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Alcohol abuse on college campuses has reached a point where it is far more destructive than most people and today realize and today threatens too many of our youth. -Senator Joe LiebermanWhy do college students drink so much? This timeless fad has effected this generation in high percentages since the beginning of college education. Today in America it is estimated that approximately 29% of college students are regular alcohol abusers. Another recent study by the National Institute of Alcohol Abuse and Alcoholism performed showed that college students suffered 1,400 deaths, 70,000 date rapes and assaults, and 500,000 injuries each year as a result of alcohol. (McDonald) Although binge drinking (5+ drinks in one sitting) is considered a normal part of the college experience many factors contribute to whether or not an individual is more prone to be an abuser.Everyday, people are injured or killed in alcohol related accidents. These accidents have a direct effect on family and friends as well. Being one of few legal controlled substances in the U.S., alcohol is easily accessible for minors and is a large part of the teenage party culture. Because the abuse of alcohol often begins with adolescents and young adults, most research is based around them. Through these studies we learn what drives teens to drink and the consequences for their actions.
Researchers from the University of Alabama were able to show several reasons that provide incentives for adolescents to consume alcohol. Using a written survey, it was determined that the high school students being studied used alcohol to cope with problems in their lives, including task-oriented , emotion Oriented , and avoidance coping (Windle). The only major differences in results between sexes became obvious when it was shown by Windle that girls were more likely to use alcohol for avoidance and emotion-oriented coping than boys. Boys however, are more likely to have alcohol related problems and addictions (Windle). Another find throughout the researching process was that adolescents drank less often for social reasons than for the aforementioned coping reasons (Windle). A surprising result of this study was that students drank more frequently as a result of positive daily events than negative daily events (Windle). This suggests that while young people do in fact drink because they unhappy, they are more likely to drink because of something that has happened to them recently. Alcoholism is also thought to be passed genetically from parents to their children. By comparing males with a family history of alcoholism to males with a history without alcoholism, a relationship between genetics and alcoholism, and alcoholic children can be determined.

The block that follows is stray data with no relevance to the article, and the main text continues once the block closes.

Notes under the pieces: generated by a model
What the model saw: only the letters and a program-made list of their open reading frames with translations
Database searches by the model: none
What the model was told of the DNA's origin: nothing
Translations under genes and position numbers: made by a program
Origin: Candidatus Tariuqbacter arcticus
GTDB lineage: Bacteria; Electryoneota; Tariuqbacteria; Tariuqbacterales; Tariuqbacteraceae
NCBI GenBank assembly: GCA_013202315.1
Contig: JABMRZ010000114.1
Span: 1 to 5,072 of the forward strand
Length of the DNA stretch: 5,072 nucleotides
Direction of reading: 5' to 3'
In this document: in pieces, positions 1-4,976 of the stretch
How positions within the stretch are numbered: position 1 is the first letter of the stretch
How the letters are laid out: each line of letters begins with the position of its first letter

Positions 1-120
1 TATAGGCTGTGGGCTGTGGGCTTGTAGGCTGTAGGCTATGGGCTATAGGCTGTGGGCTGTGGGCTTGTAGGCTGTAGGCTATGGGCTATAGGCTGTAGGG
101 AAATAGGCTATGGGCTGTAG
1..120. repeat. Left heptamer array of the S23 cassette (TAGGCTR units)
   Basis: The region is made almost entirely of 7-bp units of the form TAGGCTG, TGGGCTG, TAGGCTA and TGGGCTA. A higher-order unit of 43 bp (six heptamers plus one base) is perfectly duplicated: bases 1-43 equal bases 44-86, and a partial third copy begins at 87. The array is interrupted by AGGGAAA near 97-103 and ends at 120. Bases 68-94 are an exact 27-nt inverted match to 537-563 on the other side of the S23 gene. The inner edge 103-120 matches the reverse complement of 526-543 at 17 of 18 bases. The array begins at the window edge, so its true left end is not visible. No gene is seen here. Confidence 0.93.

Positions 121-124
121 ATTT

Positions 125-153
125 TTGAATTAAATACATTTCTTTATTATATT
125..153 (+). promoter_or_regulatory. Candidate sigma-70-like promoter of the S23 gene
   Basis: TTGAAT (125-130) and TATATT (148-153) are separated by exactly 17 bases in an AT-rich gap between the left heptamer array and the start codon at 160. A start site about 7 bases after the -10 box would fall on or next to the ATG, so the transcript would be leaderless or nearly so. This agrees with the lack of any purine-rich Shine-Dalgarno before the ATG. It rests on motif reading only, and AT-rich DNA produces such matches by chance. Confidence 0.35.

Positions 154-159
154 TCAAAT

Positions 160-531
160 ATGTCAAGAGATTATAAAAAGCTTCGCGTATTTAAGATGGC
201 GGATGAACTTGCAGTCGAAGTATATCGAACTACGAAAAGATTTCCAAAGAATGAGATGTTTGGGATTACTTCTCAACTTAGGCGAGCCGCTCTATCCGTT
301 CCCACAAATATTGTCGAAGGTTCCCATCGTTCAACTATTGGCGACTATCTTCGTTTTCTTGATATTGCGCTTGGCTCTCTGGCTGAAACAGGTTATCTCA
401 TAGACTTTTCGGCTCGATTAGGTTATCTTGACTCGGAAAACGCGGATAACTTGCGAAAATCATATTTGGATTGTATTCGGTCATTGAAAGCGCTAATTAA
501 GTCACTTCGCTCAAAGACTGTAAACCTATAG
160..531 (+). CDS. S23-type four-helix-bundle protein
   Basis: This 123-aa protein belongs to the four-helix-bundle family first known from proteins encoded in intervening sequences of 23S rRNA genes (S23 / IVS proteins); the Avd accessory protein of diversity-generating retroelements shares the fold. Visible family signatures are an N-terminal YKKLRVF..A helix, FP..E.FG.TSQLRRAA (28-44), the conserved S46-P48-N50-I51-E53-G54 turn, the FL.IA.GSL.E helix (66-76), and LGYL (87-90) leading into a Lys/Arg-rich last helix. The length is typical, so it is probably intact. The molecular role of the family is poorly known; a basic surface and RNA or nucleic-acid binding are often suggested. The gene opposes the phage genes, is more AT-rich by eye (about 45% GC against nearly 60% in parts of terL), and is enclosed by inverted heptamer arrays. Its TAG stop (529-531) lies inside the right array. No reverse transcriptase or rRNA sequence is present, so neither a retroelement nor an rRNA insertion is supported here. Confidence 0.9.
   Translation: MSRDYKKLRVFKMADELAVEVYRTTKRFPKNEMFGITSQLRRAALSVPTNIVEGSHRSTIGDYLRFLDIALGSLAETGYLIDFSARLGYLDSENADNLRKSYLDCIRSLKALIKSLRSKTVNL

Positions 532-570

While quantity of consumption of children of alcoholics (COA ) and non-COA were similar, COA were more than twice more likely to be diagnostically determined alcoholics than were the non-COA (Chavez). This test, which was administered by Nelba Chavez, of the Substance Abuse and Mental Health Services Administration (SAMHSA) shows that one can drink as much as an alcoholic, but not actually be an alcoholic themselves. This may contribute to a lack of social understanding of alcoholism. The idea of an alcoholic being someone who habitually abuses the use of alcohol is partially incorrect. The definition of an alcoholic is someone who is genetically pre-disposed to alcoholism or addiction (Chavez). Another approach to researching alcoholism was exercised by Sher, Hurlbut, Brazeal and Wood. In their studies they showed the differences between expectancies related to alcohol of COA and non-COA over a four-year period of time. What they found was that COA drank much more frequently to reduce tension, become more social, make activities more interesting and perform better than non-COA (Sher et. al.) At the same time there was a general decrease in drinking for these reasons from the time the study began to its completion four years later (Sher et. al.) This research displays important insight into the reasons for alcohol use, and could provide better treatment for alcoholic COA than is currently being provided. From this, we can deduce that parental alcoholism is not the only cause of increased alcohol abuse among adolescents. The additional life aspects of having an alcoholic parent are the other reasons adolescents drink. These aspects may include spending less time with one child and external expressions of alcoholism such as violence or depression, that may cause a child to deal as less as possible with the alcoholic parent.Alcohol is a huge problem on most college campuses. Twenty-one may be the legal drinking age, but some how college minors find a way to get a hold of alcohol. College students have a tendency to drink more then the general population. A test administered by National Institute on Alcohol Abuse and Alcoholism (NIAAA) shows that college students spend approximately $4.2 billion annually an alcohol. This money is spent on 430 gallons of alcoholic beverages, and 4 million cans of beer (Shalala). The type of college, geographical location, and the ethnic and gender makeup plays a role in the amount of drinking that occurs on campus (Shalala). For example colleges with fraternities and sororities have higher statistics, this is because of their sponsored parties. They drink more often, which contributes to heavier drinking. College Students drink more when they are in a group (Shalala). When it comes to drinking on campus there is no legal age so to speak. When someone goes to a party they don’t get carded, they get a cup. Also students between the ages of 18-21 drink more then those that are over 21 (Shalala). Forty one percent of college students report to binge drinking, and nearly four percent drink daily (Shalala). Binge drinking is defined as four drinks for women in one sitting, and five drinks for a male in one sitting. Students that binge drink have even more problems then students who don’t. Binge drinkers are more likely to have hangovers and engage themselves in unplanned sexual activity. In another NIAAA recent study 56,000 college students reported a slip in their grades. Students went from A’s to D’s and F’s, their GPA’s dropped which will affects their future career plans as well as any scholarships they are receiving.A report from the University of Richmond told a story about a female college freshman that experienced a horrible situation after a night of drinking. It said that she remembered how hard it was to leave behind her family and friends, she remembered having to face the fact that she was a freshman again and how all she wanted was to be well-liked and to fit-in but one thing she does not remember at all is the night she was raped by two freshman males in a room full of people. Her second week of school she willingly attended a party where she proceeded to take many shots of vodka until she got to the point that she was going in and out of consciousness. As a result of her binge drinking this girl did not discover until weeks later that these boys took turns having sex with her, put a lampshade on her head, and wrote all over her face, all while in front of an audience.The underlying reason for college students to drink is that people who participate frequently in this activity crave sensation. One study has shown that a typical American college student will spend more money on alcohol during college than textbooks. Perhaps the most common answer to why students drink so much is the initial rebellion from the freedom gained by moving out of their parent home. Individuals who do not develop a dependence in most cases decrease binge-drinking habits after their freshman year. After all, college years are as much a time of social development and emotional growth as they are academics. Many students feel that through functions with alcohol these factors of social development and emotional growth will increase. In few circumstances, including lesson learning has this found to be true. In many surveys students blatantly replied that the reason they were binge drinkers was to get drunk fast. Many binge-drinkers are also classified as anticipatory drinkers, which means they drink heavily before a party in order to get ahead of others. (Straus 138) Alcohol is not in anyway shape or form a milder alternative to other drugs or narcotics. Its mass production and legalization in this country make it a more accepted drug. The idea of alcohol being milder than other drugs is deceptive and untrue. Not only is alcohol dangerous but it is also in the top 5 causes of deaths in the United States. Teenage drinking is amongst the most tragic of deaths. Teens drink for curiosity and to act like adults. Parents are a strong influence for teenagers not to drink or limit the use of alcohol by young people. If none of the parents in the United States drank, then neither would most of their children (Haskins, 105). Teenage drinking is getting to the point where the age group is getting younger and younger. It is not uncommon to find alcohol problems in nine, ten, and twelve year olds (Haskins, 91). It is difficult to even assume that a problem of this magnitude can be stopped.